Monday, October 29, 2007

Sorry Al, But The Debate Is NOT Over

It is pretty disgusting to see school children brainwashed by this rubbish junk science. You ought to make sure that your child gets both sides of the debate. Don't allow your child to live in fear and worry, especially over this nonsense. It borders on criminal for Al Gore and his ilk to be brainwashing and scaring little school children! This is the same man whose own personal energy use dwarfs that of the average citizen.

What's worse is that scientists are being silenced and threatened.
Is this what the scientific community has come to?
I thought the church in medieval times was evil to stifle astronomical and scientific advances by people like Galileo, but now fanatic environmentalists and people in the IPCC are assuming that role.
They are blaming mankind, technology, and they are even changing the way science is practiced.
Bogus theories are allowed to be heralded as fact.
Case in point, Gore's timeline showing CO2 and temperature - he neglects to point out that rise in CO2 levels come AFTER temperature changes NOT BEFORE!
The scientific method is becoming bastardized for the sake of monetary gain.

Should we recycle and use resources wisely - sure.
Should we work towards clean water and air - certainly.
Should we minimize the number of trees we cut down - probably
But those are all facets of wise stewardship of our home.

Is climate changing?
Perhaps... but not because of mankind and CO2, or the result of modern technology.
It isn't because we fail to install the new mercury filled lightbulbs in our homes or drive an expensive Prius.

Climatic cycles have been happening for millions of years.
Species die and new ones evolve.
Land masses come and go.
Waters recede and then swell.
Ice caps melt and then they freeze again.
We have ice ages and then warm spells.
Mankind and technology were not the reasons for that happening.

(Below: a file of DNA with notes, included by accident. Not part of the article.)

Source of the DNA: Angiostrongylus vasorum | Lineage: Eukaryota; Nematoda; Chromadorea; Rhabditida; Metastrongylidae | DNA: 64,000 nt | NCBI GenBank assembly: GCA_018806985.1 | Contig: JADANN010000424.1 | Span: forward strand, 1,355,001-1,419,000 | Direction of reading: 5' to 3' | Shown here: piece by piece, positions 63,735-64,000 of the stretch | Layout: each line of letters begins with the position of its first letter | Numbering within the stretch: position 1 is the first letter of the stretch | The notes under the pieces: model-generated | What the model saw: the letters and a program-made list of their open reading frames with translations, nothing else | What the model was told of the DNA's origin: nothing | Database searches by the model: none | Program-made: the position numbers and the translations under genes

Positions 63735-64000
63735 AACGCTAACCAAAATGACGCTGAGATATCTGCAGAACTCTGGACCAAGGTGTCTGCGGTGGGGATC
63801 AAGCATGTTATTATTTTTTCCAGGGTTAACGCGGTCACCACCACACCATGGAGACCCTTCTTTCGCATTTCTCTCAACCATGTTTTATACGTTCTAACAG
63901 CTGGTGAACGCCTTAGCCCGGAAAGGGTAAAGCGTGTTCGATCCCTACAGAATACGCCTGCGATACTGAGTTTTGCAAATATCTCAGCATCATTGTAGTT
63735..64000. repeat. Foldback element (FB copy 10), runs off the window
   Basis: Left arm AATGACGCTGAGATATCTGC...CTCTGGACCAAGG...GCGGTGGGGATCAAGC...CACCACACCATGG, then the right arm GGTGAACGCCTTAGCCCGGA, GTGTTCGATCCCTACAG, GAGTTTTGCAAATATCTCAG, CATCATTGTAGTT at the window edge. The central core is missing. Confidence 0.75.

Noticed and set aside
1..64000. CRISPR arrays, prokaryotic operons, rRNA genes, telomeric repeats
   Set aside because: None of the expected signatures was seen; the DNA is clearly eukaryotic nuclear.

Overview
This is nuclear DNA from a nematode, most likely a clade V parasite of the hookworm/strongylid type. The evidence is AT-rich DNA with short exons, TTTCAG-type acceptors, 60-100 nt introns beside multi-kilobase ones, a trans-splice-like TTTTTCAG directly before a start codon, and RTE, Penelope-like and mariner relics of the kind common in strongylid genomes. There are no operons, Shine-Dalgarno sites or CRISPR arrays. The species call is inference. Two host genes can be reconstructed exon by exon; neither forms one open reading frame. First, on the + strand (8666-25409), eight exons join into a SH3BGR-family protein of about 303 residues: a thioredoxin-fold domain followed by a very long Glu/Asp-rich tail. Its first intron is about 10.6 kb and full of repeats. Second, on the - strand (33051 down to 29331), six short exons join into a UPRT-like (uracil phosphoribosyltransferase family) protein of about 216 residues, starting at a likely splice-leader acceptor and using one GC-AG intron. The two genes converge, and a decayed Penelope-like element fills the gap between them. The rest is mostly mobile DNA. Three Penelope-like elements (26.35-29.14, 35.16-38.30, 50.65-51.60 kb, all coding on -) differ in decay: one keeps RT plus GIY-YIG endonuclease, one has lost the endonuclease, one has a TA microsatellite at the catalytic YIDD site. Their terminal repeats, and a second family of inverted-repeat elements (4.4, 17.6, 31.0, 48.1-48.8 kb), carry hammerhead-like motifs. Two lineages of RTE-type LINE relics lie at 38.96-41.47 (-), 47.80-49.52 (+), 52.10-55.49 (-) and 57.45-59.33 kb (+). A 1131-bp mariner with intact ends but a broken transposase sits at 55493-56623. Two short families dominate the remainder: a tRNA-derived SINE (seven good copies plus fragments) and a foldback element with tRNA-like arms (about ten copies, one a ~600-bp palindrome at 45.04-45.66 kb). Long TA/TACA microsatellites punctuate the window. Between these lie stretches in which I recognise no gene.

The IPCC should be ashamed of themselves.
They should be ashamed of themselves for shutting down any debate on the issue.

The debate is far from over!

(H/T California Yankee)


Sandy said...

Thanks for the links. I've posted Demand Debate on my blog and linked back to you here. My kids are going to love that site. Must buy the beach ball.

Elisheva Hannah Levin said...

I started to write a comment on this, but it has gotten too long and I think I will make it a post instead.

The upshot of what I was writing, though, is that planetary climate change is ongoing since the earth's formation over 3.5 billion years ago. Human life span is so very short compared to geologic time that we have a hard time imagining that things were very different from how they are now, and likely will be very different in the future, no matter what we do.

As a species, we have been through global warming for the past 10,000 years, and 40,000 years ago, we experienced the beginning of the Wurm (Wisconsinin) glaciation. The former is associated with the agricultural revolution. The latter, with changes in our brain structure leading to modern human culture.

Although important to us here and now, the politics of global climate change will have very little impact on what happens on the earth in the next several thousand years.

jennifer in OR said...

As my husband always says, "Al Gore makes me sick." A few weeks ago, he ordered a video from Demand Debate and we watched it the other night - it's excellent. I'm going to order another video they have geared toward children.

christinemm said...

This video (20/20) is making my blood boil. I will clarify: Al Gore is making my blood boil.

Here in Connecticut we learned when we were kids that this place used to be a rain forest and another time was covered in ice, and that again one day it will be a rain forest. It is not a rain forest today. So in other words, the climate in a region changes over time very slowly.

Dana said...

It gets me that the people who tout this as solid, irrefutable science are the same ones who say that to be Christian and have an understanding of science are mutually exclusive.

Science is about what is observable and measurable, not what is politically expedient. Nor is it about theories which are inherently naturalistic.

Observation and measurement. Where have the real scientists gone? The ones who recognize the difference between a hypothesis and a fact?

Mrs Mecomber said...

Although you are correct that this global warming hype is mere propaganda, I have to dissent with you that species have not died and new ones evolved. This has never been observed, and this kind of junk science is just as unfounded as global warming.

Judy Aron said...

mrs mecomber -

So dinosaurs are still around?
The dodo lives?
Lots of animals have gone extinct.

Sorry - but on this point we disagree.

I happen to believe there is an evolutionary process, as animals have been observed to adapt to their environment. I also think that is part of God's design.

I also happen to believe that you are free to believe as you do, as am I.

Mrs Mecomber said...

Sorry, you said SPECIES were extinct. You listed animals. Nonetheless, extinction is not evidence of evolution.